Five Very Dangerous Words
Take, for example, the Shell Wildlife Photographer of the Year Photo Contest. Rule #8 states, in part:
. . . By entering your images into the competition, you grant to the Natural History Museum a non-exclusive licence to reproduce the images for any purpose in connection with the competition including, but not limited to, the following purposes:
-- judging the competition
-- display at the exhibition of the winning entries held at the Natural History Museum and within the UK and subsequent international tours
-- inclusion within the Wildlife Photographer of the Year book and magazine or similar
-- inclusion within promotion of the competition and exhibition organised by BBC Wildlife Magazine
-- inclusion (if selected as one of the promotional images) within the Natural History Museum's marketing and promotional materials (including press packs) for the exhibition or touring exhibition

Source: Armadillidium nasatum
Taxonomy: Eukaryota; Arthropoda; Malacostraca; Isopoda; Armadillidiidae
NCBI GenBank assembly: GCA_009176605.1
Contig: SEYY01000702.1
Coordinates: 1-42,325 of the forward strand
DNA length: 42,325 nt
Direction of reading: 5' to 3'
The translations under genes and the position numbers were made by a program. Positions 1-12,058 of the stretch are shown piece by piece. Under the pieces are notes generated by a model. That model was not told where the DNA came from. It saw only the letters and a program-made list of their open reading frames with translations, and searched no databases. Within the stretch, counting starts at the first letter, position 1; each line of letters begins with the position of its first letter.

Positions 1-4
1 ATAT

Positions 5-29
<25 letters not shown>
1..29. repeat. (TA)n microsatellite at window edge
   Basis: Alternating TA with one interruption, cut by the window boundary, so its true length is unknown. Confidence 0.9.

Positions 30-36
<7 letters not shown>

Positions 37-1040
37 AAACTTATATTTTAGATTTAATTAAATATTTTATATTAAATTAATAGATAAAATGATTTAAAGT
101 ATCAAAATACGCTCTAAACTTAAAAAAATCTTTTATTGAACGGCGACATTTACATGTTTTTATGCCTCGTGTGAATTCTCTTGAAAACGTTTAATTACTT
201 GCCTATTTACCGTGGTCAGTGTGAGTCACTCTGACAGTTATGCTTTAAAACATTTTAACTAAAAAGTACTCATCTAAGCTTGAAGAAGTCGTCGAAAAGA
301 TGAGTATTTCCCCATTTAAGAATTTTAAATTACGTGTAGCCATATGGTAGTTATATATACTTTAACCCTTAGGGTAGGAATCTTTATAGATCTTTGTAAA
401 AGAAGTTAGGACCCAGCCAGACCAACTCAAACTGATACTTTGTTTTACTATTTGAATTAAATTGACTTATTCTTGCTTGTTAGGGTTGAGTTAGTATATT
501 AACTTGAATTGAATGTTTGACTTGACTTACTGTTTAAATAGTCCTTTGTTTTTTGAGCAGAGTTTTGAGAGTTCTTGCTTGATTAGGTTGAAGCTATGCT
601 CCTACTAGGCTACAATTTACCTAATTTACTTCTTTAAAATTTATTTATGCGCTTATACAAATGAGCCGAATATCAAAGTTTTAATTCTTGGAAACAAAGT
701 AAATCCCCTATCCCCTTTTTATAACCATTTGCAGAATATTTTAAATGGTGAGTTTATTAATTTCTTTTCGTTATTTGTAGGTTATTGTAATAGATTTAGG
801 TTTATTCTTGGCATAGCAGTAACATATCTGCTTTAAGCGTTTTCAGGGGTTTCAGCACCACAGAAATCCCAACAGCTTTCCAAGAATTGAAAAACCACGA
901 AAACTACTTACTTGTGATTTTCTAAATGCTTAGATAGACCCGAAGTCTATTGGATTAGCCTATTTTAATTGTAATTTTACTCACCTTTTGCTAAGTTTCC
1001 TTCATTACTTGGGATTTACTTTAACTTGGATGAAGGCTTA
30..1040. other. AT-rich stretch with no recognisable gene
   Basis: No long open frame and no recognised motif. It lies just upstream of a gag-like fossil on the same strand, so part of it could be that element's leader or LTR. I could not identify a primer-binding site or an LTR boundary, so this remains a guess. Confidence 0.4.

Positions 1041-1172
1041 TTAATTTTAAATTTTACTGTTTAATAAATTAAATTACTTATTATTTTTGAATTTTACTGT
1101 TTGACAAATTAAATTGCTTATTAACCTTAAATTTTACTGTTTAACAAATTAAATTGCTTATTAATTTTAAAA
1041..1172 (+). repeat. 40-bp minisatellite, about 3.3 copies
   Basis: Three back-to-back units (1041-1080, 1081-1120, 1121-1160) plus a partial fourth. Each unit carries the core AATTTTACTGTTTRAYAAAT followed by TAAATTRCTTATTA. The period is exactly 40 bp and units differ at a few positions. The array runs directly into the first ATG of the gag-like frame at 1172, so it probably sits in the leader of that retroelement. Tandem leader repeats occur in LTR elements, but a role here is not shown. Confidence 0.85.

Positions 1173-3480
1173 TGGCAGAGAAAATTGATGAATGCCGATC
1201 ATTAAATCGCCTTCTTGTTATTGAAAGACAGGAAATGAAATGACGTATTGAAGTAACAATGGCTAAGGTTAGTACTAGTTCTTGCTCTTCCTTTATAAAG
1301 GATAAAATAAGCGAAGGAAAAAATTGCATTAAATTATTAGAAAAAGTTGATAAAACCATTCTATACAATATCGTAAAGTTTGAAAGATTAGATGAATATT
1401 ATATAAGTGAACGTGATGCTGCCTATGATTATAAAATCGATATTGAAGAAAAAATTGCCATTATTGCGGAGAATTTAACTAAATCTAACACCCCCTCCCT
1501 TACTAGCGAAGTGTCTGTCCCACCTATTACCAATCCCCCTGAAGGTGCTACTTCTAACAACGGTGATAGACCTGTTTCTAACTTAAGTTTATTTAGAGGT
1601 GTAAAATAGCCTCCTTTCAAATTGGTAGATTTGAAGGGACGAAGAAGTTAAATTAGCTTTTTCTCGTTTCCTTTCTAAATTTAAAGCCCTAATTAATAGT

-- use on competition- and exhibition-related merchandise to be sold by the Natural History Museum
As a prudent photographer, you will examine closely the list of granted uses for your photos. But, in the process, you can easily skip over those words, "including, but not limited to." What the phrase does to the list is make it moot. The clause in effect states that "you grant . . . a non-exclusive license to reproduce the images for any purpose . . . ." To the contest's credit, the usage is limited to purposes "in connection with the competition . . . ."
After recently settling an infringement claim on behalf of a client, I battled with the infringer's attorney who consistently tried to insert "including, but not limited to" clauses in the release so that unintended potential claims and/or photos would be part of the settlement. The phrase is usually a ploy to overcome specific agreements. Don't be suckered by it.
Take my advice; get professional help.
Thanks to Mary Ann Melton for submitting this notice.
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